Dreaming of the Promised Land with Rosa and Martin

The following essay was published a number of years ago, but in light of what is happening in our nation at this moment, it is as timely as ever. Seeking to honor the memory of Dr. Martin Luther King, Jr. on this his birthday weekend, as well as keeping in mind a presidential inauguration later this week that seems to contradict the dream espoused by Dr. King and by Rosa Parks, I offer this word for your contemplation.


Rosa Parks’ small act of defiance changed history. Her death in 2005 was marked by acts of remembrance fit fora national leader or military hero, but Rosa Parks was neither a politician nor a military hero.  To the unknowing, Rosa was a black woman too tired to get up so that a white man could have his “rightful” seat on a Montgomery, Alabama bus. Whether intended or not, her “act of defiance” and subsequent arrest, sparked a movement that changed America.

A young Baptist pastor picked up Rosa’s cause and organized a bus boycott that set in motion a movement that would knock down segregation’s shameful barriers to the American dream.  In short order Jim Crow gave way, and buses, schools, lunch counters, and water fountains were integrated.  A decade later Congress followed suit and passed the Voting Rights Act, eliminating another legal barrier to equality.

        America has not been the same since Rosa Parks refused to give up her seat and a young pastor took up and embodied the cause of equality in America.  It is not surprising that the establishment of Martin Luther King’s birthday as a national holiday was shrouded in controversy. After all, the Civil Rights Movement had let out of the closet skeleton that had blighted American life since the nation’s birth.  History has shown Dr. King to be an imperfect vessel, but his courage and leadership in the face of overwhelming public opposition changed America for the better.  Slavery may have ended in 1865, but its legacy of bigotry and discrimination remained enshrined in American law and culture for another century.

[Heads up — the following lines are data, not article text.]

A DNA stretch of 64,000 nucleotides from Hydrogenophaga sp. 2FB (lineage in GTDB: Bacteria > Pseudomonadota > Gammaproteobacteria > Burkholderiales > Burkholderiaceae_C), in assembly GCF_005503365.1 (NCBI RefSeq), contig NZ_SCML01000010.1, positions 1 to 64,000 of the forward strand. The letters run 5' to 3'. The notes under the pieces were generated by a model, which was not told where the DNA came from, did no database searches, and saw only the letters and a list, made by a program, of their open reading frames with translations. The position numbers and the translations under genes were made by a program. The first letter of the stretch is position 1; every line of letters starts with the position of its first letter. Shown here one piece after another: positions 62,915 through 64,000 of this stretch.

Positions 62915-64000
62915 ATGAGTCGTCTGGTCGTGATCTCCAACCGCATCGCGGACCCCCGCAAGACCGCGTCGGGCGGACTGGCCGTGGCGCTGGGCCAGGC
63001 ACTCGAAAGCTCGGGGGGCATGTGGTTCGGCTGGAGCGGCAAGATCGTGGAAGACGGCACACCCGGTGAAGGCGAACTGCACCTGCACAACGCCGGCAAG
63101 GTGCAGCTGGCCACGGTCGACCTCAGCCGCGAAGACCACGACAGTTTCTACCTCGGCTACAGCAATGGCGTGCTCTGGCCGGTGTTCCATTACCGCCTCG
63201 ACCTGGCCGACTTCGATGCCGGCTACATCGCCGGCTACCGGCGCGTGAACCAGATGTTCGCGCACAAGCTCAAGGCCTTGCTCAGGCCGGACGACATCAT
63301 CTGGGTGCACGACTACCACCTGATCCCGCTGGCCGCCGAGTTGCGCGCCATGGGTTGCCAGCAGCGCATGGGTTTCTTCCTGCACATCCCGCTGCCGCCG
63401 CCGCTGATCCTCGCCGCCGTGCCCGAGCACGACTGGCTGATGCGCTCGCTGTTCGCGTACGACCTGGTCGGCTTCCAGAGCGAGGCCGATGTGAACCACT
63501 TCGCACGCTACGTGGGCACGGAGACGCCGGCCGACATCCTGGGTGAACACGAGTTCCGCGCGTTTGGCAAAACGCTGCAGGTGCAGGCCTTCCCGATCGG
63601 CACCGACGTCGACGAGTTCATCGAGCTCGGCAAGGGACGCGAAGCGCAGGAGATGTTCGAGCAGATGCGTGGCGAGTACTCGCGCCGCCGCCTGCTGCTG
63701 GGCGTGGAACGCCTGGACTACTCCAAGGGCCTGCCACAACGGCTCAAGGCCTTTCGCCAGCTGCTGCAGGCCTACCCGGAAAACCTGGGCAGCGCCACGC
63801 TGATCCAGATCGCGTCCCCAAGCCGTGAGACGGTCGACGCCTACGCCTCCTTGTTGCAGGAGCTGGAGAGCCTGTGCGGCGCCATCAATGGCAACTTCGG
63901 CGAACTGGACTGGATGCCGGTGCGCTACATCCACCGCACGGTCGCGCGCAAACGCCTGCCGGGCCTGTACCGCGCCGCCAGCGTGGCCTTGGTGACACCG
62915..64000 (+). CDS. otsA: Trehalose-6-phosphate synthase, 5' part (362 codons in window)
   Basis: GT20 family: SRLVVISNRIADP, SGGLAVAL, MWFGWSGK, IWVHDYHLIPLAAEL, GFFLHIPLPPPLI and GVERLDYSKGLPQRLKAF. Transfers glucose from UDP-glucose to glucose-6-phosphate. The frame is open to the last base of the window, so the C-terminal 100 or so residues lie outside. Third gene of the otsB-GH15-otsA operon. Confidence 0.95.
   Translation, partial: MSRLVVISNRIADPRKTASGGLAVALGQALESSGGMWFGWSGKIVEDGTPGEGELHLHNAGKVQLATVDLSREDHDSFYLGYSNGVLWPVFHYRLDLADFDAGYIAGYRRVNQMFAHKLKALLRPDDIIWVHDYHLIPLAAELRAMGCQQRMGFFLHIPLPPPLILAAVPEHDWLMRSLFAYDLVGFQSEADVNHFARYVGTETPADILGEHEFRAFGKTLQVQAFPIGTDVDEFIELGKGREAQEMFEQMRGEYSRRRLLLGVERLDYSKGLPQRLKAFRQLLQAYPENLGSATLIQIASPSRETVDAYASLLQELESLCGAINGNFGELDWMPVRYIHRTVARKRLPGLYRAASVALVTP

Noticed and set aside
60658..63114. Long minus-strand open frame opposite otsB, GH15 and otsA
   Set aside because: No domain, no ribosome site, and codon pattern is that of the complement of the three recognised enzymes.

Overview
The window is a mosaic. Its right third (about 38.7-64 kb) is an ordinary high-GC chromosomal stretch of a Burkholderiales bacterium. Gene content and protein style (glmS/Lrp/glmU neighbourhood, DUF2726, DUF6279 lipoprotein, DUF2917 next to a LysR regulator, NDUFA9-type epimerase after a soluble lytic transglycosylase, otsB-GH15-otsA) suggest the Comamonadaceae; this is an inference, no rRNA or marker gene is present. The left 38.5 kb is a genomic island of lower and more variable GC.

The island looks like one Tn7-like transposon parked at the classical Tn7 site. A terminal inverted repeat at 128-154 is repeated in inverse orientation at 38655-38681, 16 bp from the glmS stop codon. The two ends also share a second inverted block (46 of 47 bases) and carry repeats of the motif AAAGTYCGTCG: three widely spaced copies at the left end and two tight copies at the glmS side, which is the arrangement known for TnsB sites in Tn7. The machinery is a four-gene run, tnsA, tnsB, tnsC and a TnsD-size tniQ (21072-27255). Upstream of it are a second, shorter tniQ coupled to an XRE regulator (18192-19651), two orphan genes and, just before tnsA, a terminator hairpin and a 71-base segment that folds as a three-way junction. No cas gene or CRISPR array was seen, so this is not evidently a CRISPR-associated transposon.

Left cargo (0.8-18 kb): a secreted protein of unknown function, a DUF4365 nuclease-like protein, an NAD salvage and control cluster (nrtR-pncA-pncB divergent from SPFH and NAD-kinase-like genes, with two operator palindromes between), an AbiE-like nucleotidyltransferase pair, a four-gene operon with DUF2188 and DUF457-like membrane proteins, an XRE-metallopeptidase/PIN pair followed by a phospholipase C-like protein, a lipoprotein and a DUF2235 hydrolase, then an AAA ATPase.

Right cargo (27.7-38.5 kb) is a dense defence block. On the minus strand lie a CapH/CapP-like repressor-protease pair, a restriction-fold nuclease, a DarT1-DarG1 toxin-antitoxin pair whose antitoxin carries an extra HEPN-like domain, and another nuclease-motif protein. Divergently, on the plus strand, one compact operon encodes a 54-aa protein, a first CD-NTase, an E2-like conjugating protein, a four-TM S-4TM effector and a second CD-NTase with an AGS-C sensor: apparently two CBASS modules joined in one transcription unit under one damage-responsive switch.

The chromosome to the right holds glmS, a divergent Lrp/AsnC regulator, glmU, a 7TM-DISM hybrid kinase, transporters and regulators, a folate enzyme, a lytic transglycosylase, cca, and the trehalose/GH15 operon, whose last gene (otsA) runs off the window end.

Only thirty-nine when an assassin’s bullet cut short his life, Dr. King’s dream of a society marked by equality and equanimity has lived on.  Like Moses, King bore within himself the mantle of leadership.  He heard the call of those crying out for relief from bondage.   I made it to the mountaintop and he looked into the Promised Land, but as with Moses it would not be his destiny to cross the river.  But, the dream lived on and the people crossed the river and we as a nation began to create a society where character and not one’s color or one’s ethnicity or gender would define one’s place.

Dr. King dreamt that “one day this nation will rise up and live out the true meaning of its creed: ‘we hold these truths to be self-evident: that all men are created equal’."  On that day freedom will ring out from every village, hamlet, state and city, and “all of God's children, black men and white men, Jews and Gentiles, Protestants and Catholics, will be able to join hands and sing in the words of the old Negro spiritual, "Free at last! Free at last! Thank God Almighty, we are free at last!"  It is imperative that this dream not be forgotten.  We have made progress since Rosa Parks chose to keep her seat, but the work is not finished. 

Dr. King’s dream challenged and helped shape my world view, but I have lived this dream imperfectly. As a white male I am the beneficiary of a privileged status, and I must be reminded of my calling to bear witness to this dream of freedom, dignity, and equality for all.  This is especially true at a time when decades of progress are threatened by retrenchment that seeks to undermine affirmative action programs and voting rights laws.  Corporate America remains overly white and male, while white males continue to dominate America’s governments and courts from the local level to the federal.  There has also been an increase in bigotry discrimination in our society, especially toward Muslims and Latinos.  The achievement gap separating white America from non-white America is widening.  Things may be better than they were in 1955, but we have yet to achieve Dr. King’s dream of a day when character rather than color or economic status determines one’s fate.  Tomorrow’s day of remembrance reminds us that we must not rest until all people, no matter their race, ethnicity, economic status, gender, religion, sexual orientation, or level of education, receive all their rights and responsibilities enshrined in the Declaration of Independence.

Note:  This essay was originally published in the Lompoc Record and then included in my book Faith in the Public Square: Living Faithfully in 21st Century America, (Energion Publications, 2012), pp 118-119.  


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